Steps You Should Take Before Getting a Home Loan

Steps You Should Take Before Getting a Home Loan

Buying a house can be complicated with all the factors you have to consider. In addition to finding a home that checks off all your boxes, it’s important that you understand what the lending process is like before you get started.

Knowing the documentation you’ll need to present and the criteria you will have to meet will help the process go more smoothly. 

Understanding what lenders look at to determine your eligibility is also crucial.

There are many things you can do prior to applying that will improve your chances of getting approved.

For example, paying down debts now might make it easier to get a home loan in the future.

Below, learn about steps you can take before submitting a home loan application so you can streamline the process. 

1. Establish a Strong Payment History 

When you apply for financing, lenders will look at a wide range of factors to determine your eligibility.

These details determine if you are qualified for certain rates or for getting a loan at all.

One of the best ways to set yourself up for success is to make sure your credit report shows a history of paying bills on time.

If you are reliable in paying your other debits, a lender will be more likely to approve your application and offer better rates. 

2. Look at Your Credit Report 

Your credit report shows more than just your payment history on bills and other debts.

Because your credit report is an important factor in getting approved for a loan, it is helpful that you know what your report actually says about your finances before applying for any loans.

There are several websites that allow you to access one or all of your credit reports for free.

Keep in mind that everyone is also entitled to one free annual credit report from the Federal Trade Commission (FTC) as well. 

3. Understand Debt-to-Income Ratios  

Along with your credit report, most lenders use a similar formula to determine how much you can borrow.

This formula calculates how your current debt measures up to your income. In general, you will only be approved for a mortgage that is no more than about 28 percent of your income.

Furthermore, your total debt payments, which can include your mortgage, car loans and other similar expenses, cannot usually exceed 36 percent of your total income.

4. Be Careful About Job Changes 

Lenders like to see that you have a stable job when applying for a loan, since this usually means you’ll be more reliable at paying your mortgage. If you have gaps in your recent employment history or change jobs frequently, a lender might determine that your income is unreliable.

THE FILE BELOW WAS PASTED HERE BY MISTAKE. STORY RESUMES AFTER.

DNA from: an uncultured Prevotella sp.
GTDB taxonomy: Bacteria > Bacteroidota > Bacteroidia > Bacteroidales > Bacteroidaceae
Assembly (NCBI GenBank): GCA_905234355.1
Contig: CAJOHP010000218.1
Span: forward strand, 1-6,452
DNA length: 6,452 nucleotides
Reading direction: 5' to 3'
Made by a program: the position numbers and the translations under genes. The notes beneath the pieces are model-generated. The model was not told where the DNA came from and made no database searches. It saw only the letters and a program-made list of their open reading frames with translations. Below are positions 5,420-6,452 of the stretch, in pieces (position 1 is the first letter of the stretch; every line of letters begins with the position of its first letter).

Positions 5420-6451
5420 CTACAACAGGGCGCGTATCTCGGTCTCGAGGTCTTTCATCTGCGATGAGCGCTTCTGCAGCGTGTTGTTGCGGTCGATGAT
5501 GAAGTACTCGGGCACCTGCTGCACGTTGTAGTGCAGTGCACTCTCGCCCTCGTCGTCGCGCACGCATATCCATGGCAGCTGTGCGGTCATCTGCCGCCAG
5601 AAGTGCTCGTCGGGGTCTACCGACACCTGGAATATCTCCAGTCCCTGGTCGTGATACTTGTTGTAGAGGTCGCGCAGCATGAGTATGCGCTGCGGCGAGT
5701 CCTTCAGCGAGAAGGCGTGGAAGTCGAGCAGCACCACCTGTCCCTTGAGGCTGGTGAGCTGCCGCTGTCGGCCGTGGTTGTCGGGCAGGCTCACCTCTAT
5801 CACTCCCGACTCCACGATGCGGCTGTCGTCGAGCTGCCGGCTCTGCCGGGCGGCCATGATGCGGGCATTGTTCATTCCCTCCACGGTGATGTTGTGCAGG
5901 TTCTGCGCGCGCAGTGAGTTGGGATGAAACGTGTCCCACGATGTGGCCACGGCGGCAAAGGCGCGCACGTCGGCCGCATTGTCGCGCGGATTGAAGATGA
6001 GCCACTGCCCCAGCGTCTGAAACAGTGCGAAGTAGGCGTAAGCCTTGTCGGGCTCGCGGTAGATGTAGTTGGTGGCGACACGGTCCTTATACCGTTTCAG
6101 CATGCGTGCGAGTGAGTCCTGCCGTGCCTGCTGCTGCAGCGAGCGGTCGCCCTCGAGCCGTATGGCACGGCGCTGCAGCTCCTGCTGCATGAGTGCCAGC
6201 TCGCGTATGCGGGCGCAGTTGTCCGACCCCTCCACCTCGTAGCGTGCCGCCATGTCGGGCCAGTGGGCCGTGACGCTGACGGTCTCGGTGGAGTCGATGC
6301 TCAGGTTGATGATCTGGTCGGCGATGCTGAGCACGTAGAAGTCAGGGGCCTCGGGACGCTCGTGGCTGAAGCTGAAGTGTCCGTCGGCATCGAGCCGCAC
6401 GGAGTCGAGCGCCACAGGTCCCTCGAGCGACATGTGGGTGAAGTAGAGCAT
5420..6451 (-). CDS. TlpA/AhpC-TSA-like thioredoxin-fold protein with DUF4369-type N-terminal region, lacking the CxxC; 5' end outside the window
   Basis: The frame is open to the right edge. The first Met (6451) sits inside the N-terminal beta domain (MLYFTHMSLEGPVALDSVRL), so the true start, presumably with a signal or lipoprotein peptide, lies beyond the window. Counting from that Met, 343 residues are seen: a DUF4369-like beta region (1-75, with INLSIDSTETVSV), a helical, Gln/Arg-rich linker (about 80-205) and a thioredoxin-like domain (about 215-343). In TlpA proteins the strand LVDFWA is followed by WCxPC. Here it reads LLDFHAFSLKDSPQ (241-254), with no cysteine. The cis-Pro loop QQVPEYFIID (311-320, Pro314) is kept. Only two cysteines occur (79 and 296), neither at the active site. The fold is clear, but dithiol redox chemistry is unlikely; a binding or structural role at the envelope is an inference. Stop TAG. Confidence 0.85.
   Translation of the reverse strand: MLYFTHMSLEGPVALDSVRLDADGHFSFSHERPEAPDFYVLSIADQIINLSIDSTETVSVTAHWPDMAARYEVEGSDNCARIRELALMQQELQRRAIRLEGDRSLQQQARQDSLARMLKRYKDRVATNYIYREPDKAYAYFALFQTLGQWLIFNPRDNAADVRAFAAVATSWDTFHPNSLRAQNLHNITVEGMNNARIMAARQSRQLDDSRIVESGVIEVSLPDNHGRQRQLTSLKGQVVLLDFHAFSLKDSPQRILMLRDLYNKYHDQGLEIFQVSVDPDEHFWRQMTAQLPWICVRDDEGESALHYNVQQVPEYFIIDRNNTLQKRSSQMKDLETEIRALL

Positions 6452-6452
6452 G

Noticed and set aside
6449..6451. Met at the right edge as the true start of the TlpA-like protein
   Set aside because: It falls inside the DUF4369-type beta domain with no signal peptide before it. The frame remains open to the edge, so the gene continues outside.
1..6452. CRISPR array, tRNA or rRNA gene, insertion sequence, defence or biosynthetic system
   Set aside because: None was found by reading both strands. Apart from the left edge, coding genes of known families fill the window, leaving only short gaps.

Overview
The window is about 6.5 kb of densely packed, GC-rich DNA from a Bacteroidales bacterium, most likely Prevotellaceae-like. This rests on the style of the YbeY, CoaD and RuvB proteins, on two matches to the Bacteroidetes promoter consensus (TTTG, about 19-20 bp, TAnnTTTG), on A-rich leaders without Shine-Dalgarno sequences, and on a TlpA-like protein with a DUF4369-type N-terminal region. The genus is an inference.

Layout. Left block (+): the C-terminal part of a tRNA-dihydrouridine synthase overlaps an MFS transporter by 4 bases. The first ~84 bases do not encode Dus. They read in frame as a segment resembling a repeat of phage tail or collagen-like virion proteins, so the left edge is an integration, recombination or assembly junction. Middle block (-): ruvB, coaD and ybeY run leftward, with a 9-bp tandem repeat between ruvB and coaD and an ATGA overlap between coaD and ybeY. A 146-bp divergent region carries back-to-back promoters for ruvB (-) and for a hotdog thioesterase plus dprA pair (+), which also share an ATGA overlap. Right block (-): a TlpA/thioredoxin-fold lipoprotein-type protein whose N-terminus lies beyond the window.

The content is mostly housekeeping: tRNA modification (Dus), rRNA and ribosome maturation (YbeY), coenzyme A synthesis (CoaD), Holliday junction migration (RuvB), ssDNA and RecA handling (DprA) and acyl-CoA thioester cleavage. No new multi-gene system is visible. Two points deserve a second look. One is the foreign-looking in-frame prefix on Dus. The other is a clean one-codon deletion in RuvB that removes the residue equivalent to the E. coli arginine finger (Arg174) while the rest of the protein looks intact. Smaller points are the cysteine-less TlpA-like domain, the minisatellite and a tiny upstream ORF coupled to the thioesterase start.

In most cases, mortgage companies will want to see about two years of employment history to get a full picture of your income over time. 

5. Think Twice Before Opening or Closing Accounts 

The amount of credit accounts you have directly affects your credit score. When you’re preparing to buy a home, it’s usually not a good idea to open too many new credit accounts at once, since each instance will result in a new credit inquiry being entered on your report.

At the same time, you may want to avoid closing lines of credit when you are preparing to get a loan, as this can reduce your amount of available credit. 

6. Consider All of Your Loan Options 

There are many different types of home loans to choose from, and not all of them will work for your situation. Most mortgages are fixed-rate 15- or 30-year loans, while some have adjustable rates. Other less common loans include interest-only or negative amortization loans.

Generally speaking, the safest type of mortgage for most people is a fixed-rate 30-year loan, but what works best for you might differ depending on your finances and future goals. 

7. Spend Carefully Before Applying for a Loan 

Blowing your savings account or making large purchases before applying for a loan is not usually a good idea.

You never want to rack up unnecessary debts right before submitting an application or making a down payment.

Lenders usually look carefully at your spending in recent months, and may see large purchases as a red flag.

At the same time, you will want to avoid spending unnecessarily during the loan approval process due, to the fact that lenders can keep an eye on your spending until your loan is officially approved. 

8. Gather the Necessary Mortgage Documentation 

Even if everything else is in order before you apply, you don’t want to get tripped up by not having the right documentation on hand for your application. Most lenders will want to see the same types of information with your application, such as: 

  • Pay stubs from the past month or two. 
  • Two years of income statements (W-2s) and tax returns. 
  • Two months of bank statements. 
  • Proof of identity, including your photo ID and Social Security number (SSN).
  • Statements about any of your investments.